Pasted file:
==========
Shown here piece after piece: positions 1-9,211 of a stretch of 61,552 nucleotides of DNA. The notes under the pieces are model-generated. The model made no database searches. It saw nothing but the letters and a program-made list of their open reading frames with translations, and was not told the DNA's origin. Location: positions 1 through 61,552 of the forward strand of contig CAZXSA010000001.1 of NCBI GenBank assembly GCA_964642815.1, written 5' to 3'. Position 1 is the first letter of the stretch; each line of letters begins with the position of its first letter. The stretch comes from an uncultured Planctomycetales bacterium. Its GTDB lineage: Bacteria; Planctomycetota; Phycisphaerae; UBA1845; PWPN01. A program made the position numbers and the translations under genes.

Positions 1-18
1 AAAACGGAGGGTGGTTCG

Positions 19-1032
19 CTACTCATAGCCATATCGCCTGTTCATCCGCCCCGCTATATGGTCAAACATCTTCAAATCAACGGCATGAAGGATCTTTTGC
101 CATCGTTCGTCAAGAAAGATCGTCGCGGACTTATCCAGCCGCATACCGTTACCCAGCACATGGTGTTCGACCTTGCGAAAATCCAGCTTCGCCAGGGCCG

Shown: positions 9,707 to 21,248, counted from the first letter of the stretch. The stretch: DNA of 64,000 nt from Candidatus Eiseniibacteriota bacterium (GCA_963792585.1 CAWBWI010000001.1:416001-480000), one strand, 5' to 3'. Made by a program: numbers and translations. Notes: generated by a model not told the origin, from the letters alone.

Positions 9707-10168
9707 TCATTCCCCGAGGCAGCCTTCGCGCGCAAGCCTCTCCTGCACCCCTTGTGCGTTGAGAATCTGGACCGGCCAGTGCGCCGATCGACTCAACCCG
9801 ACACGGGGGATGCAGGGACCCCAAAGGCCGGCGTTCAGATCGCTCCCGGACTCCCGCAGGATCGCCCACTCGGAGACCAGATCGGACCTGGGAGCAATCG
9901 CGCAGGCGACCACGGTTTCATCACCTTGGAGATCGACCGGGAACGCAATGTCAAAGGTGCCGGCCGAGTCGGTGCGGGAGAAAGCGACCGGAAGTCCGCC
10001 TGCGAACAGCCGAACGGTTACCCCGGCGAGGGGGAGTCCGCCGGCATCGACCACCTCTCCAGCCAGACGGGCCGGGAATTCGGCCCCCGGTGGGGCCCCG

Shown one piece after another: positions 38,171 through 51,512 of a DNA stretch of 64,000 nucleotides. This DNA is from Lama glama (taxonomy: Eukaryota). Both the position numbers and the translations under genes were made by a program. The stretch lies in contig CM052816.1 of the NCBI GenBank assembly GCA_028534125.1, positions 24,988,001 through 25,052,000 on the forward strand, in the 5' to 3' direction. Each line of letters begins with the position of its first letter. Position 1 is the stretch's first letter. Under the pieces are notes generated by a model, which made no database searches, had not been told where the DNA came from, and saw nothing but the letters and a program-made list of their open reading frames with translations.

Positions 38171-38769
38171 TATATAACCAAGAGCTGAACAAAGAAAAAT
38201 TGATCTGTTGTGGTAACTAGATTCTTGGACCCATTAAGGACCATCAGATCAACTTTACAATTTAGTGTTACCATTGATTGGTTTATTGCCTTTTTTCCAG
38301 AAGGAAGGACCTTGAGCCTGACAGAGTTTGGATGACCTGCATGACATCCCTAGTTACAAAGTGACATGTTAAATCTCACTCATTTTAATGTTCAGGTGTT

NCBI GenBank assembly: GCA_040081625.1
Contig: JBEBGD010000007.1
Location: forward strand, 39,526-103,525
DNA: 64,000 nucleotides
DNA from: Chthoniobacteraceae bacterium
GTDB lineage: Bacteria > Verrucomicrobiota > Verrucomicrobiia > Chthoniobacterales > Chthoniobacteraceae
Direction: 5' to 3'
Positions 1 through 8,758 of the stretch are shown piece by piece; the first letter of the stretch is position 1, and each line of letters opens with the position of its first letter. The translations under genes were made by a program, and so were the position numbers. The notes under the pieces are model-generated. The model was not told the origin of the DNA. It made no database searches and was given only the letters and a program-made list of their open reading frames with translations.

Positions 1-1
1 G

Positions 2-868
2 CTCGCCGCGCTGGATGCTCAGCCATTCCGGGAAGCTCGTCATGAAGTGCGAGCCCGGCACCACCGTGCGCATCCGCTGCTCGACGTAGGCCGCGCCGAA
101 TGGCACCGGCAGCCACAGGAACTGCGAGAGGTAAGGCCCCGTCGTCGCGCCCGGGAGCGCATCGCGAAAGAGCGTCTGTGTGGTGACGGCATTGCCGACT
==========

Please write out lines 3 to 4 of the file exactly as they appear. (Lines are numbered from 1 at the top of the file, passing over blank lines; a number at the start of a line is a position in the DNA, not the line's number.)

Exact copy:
1 AAAACGGAGGGTGGTTCG

Positions 19-1032